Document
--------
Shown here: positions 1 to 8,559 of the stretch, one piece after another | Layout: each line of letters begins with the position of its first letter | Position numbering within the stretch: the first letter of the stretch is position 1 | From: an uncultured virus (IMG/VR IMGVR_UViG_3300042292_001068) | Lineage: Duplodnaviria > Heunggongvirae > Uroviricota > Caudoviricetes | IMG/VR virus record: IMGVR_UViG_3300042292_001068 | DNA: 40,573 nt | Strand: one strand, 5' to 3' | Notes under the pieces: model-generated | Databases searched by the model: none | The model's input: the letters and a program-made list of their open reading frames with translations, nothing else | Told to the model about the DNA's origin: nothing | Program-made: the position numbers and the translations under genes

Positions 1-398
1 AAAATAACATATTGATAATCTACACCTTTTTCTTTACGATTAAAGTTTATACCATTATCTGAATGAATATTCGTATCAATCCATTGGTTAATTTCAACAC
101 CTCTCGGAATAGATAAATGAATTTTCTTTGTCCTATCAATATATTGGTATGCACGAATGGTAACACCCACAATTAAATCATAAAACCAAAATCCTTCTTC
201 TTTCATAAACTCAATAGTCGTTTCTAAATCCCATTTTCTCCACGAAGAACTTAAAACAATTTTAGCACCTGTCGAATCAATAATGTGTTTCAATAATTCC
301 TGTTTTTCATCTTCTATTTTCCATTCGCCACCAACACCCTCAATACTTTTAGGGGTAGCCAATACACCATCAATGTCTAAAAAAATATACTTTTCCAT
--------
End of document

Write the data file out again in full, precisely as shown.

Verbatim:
Shown here: positions 1 to 8,559 of the stretch, one piece after another | Layout: each line of letters begins with the position of its first letter | Position numbering within the stretch: the first letter of the stretch is position 1 | From: an uncultured virus (IMG/VR IMGVR_UViG_3300042292_001068) | Lineage: Duplodnaviria > Heunggongvirae > Uroviricota > Caudoviricetes | IMG/VR virus record: IMGVR_UViG_3300042292_001068 | DNA: 40,573 nt | Strand: one strand, 5' to 3' | Notes under the pieces: model-generated | Databases searched by the model: none | The model's input: the letters and a program-made list of their open reading frames with translations, nothing else | Told to the model about the DNA's origin: nothing | Program-made: the position numbers and the translations under genes

Positions 1-398
1 AAAATAACATATTGATAATCTACACCTTTTTCTTTACGATTAAAGTTTATACCATTATCTGAATGAATATTCGTATCAATCCATTGGTTAATTTCAACAC
101 CTCTCGGAATAGATAAATGAATTTTCTTTGTCCTATCAATATATTGGTATGCACGAATGGTAACACCCACAATTAAATCATAAAACCAAAATCCTTCTTC
201 TTTCATAAACTCAATAGTCGTTTCTAAATCCCATTTTCTCCACGAAGAACTTAAAACAATTTTAGCACCTGTCGAATCAATAATGTGTTTCAATAATTCC
301 TGTTTTTCATCTTCTATTTTCCATTCGCCACCAACACCCTCAATACTTTTAGGGGTAGCCAATACACCATCAATGTCTAAAAAAATATACTTTTCCAT